Home' The Wellingtonian : July 21st 2011 Contents 23
THE WELLINGTONIAN, JULY 21, 2011
Proud supporters of
local rugby league
Saturday 23rd July
Porirua v Te Aroha
Wainuiomata v Randwick
Petone v St George
University v Upper Hutt
For all other draws visit our website
NZRL Hearts Camp
Sunday 24th July
Naenae Park 9am
Squash selection sparks row
Centre of storm: Kashif Shuja stretches for a drop shot against Campbell Grayson. Shuja has
been controversially dropped from the New Zealand squash team.
going on in New
Zealand squash circles
following the naming of
the national men's team
for the world champion-
ships in Germany next
The team is Martin
Grayson, Evan Williams
(of Tawa) and Paul Coll.
The glaring omission is Kashif Shuja, who
finished third at the New Zealand cham-
pionships last week.
It's difficult to follow the selectors' logic.
Shuja, who turns 32 this week, is one of
the giants of New Zealand squash.
He has won five national titles and been
runner-up on another occasion, and has led
New Zealand in three world champion-
His highest world ranking is 36th and at
present he is 74th. He's obviously still eager
-- he paid his own way back to New Zealand
just to qualify for the world championships
On results he should be No 3 in the team.
Paul Coll, formerly of Greymouth and
then Christchurch, is the shock inclusion.
Coll, the national junior champion, lost in
straight games in the quarterfinals of the
New Zealand champs, has a world ranking
of just 251st and lost to Shuja in the
Cousins Shield (the national club teams
event) a few weeks ago.
It appears the selectors have opted for
youth over performance, always a dubious
practice when choosing a team for a world
The decision will have
repercussions for the
New Zealand team.
Without Shuja, their
seeding for the world
champs will be lower,
meaning they will get a
tougher draw. They'll
miss his big-match
Sparc, Squash New
Zealand's major funder,
would expect the best possible team to be
sent to a senior world championship. That
It's not the first brouhaha in squash over
selection of a world championship team.
Squash followers with long memories will
recall debates over Howard Broun v Robin
Espie in 1979, John Mills v Anthony
McMurtrie in 1983 and Danny McQueen v
Rory Watt in 1991.
Other sports have ventured down the
youth over performance route, not always
with satisfactory results.
In 2003 John Mitchell chose a very young
squad for the Rugby World Cup. It soon
became clear Mitchell's team lacked on-
field nous, yet when he had the opportunity
to bring in an extra back because of an
injury to Ben Blair, Mitchell went for Auck-
land 20-year-old Ben Atiga ahead of wily
Atiga was never going to be a factor at
the World Cup. Mehrtens, having shrugged
off early-season injuries and run into peak
condition, might have been.
The question is: when is old too old?
Surely, only when a younger player is bet-
ter. Irene van Dyk returned from the world
netball champs in Singapore saying she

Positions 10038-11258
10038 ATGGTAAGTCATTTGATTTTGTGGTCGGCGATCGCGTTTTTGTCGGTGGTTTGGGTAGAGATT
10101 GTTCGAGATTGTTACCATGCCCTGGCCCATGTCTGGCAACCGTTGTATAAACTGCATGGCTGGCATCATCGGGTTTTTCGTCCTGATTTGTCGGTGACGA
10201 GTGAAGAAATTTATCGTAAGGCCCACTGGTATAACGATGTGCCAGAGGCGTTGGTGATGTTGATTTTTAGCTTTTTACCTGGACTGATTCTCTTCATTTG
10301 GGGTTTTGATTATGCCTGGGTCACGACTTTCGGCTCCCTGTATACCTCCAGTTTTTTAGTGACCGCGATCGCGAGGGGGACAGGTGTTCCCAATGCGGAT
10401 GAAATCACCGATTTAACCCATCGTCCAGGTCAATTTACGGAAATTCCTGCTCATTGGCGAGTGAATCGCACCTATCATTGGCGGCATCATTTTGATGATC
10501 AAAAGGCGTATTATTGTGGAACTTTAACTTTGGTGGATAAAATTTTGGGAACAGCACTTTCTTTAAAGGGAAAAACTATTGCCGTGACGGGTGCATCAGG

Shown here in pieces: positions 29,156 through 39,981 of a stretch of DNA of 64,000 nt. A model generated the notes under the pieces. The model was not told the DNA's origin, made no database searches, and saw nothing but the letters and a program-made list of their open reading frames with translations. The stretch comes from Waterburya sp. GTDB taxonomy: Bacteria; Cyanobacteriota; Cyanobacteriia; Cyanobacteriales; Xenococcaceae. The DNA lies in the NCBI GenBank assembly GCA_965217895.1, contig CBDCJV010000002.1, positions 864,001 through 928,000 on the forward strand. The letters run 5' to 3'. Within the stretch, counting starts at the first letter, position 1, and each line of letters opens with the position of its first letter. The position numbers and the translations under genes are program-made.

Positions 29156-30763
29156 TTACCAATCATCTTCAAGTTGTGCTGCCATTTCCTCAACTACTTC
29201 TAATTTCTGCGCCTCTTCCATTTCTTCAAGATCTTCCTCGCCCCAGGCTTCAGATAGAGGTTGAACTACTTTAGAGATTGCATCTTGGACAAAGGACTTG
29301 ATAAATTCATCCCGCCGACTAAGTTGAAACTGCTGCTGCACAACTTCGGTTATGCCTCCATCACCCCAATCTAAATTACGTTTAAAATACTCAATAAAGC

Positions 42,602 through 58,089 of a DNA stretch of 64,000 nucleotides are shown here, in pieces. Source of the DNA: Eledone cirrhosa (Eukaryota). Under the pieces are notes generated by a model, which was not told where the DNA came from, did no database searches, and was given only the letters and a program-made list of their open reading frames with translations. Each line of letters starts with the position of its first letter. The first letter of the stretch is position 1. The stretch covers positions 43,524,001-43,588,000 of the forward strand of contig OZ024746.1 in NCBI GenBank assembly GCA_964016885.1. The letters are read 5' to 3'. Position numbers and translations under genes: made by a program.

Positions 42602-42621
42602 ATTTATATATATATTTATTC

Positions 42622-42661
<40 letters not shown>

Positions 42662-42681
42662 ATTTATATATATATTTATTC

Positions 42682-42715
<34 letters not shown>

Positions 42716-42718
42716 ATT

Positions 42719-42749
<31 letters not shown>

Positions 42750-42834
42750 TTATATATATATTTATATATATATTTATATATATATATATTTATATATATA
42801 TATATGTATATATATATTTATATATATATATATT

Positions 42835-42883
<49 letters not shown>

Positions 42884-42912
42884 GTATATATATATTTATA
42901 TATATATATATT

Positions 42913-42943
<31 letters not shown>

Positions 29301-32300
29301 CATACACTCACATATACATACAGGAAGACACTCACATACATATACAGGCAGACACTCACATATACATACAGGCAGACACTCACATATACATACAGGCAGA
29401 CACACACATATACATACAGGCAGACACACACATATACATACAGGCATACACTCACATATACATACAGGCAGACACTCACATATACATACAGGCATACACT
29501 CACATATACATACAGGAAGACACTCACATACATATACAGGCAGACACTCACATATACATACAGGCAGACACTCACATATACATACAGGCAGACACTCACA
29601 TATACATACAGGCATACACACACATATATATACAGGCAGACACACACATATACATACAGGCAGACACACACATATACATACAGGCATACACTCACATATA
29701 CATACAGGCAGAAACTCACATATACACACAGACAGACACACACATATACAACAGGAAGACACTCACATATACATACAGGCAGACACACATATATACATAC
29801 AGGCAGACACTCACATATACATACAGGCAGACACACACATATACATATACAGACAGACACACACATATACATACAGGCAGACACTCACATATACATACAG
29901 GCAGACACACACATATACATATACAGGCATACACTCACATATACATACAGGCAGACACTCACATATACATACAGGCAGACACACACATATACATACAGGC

wants to represent the Silver Ferns at the
next such event, in Sydney in 2015. By then
van Dyk will be 43.
Van Dyk is not quite the player she was.
She seems slightly more cautious and
But she is still the best goal shoot in New
Zealand by a long margin.
She should be dropped from the New Zea-
land team only when someone better comes
The sports world is full of promising
They should interest the selectors of
national teams only when they are better
than the incumbents.
Gregorius does Football
Ferns proud at World Cup
Magic moment: Sarah Gregorius celebrates after scoring her first
World Cup goal, against england this month.
By NATALIE FINNIGAN
Stepping on to the pitch to
play her first game for New
Zealand at the Football World
Cup this month, Sarah
Gregorius had a moment
when she had to ask herself,
Am I really here?''
But as soon as the whistle
blew the Wellington-born
striker quickly chose to trust
in the many hours she had
spent training for that
Football is football,'' she
said. You just do it.''
Gregorius, 23, debuted for
the national women's Football
Ferns this year in the World
Cup qualifying games.
She described the experi-
ence of arriving in Germany to
play on the world's biggest
sports stage as mind-
New Zealand lost their
opening match with Japan by
A personal moment of truth
came for the Wellington for-
ward in the 18th minute of
the second match, against
England. She dodged between
opposing defenders and sent
fellow striker Amber Hearn's
cross past the goalkeeper, giv-
ing New Zealand an early
lead. Her excitement quickly
faded when New Zealand
were unable to hold their lead
and lost 2-1.
The team set the bar high
by aiming to reach the quar-
You have to back yourself,''
she said. No-one goes to the
World Cup thinking, We'll
just see how we go'.''
An unlikely 2-all draw in
their final match, against
Mexico, allowed the Ferns to
leave the tournament on a
high note. This was the first
point gained by New Zealand
in three women's World Cup
There was a quick debrief
after the final match, but
players haven't spent too
much time dwelling on the
loss to England.
The Ferns have only a few
weeks to recoup before they
are back into training, with
their sights set on next year's
Because there is no
women's professional football
league in New Zealand, most
of the Football Ferns work
Gregorius juggles her com-
mitment to football training
and her job with the New Zea-
land Automobile Association's
The training schedule is
punishing, and her nine-to-
five job is squeezed between
morning and evening sessions
with her team -- she plays for
Eastern Suburbs in domestic
We train a stupid amount
of hours -- twice a day and it
doesn't really stop,'' she said.
Although her schedule is
gruelling, Gregorius said she
understood the value of prep-
She said the team would
work as hard as they needed
to before the London
We want to be a better
team than the team that went
to the World Cup.''
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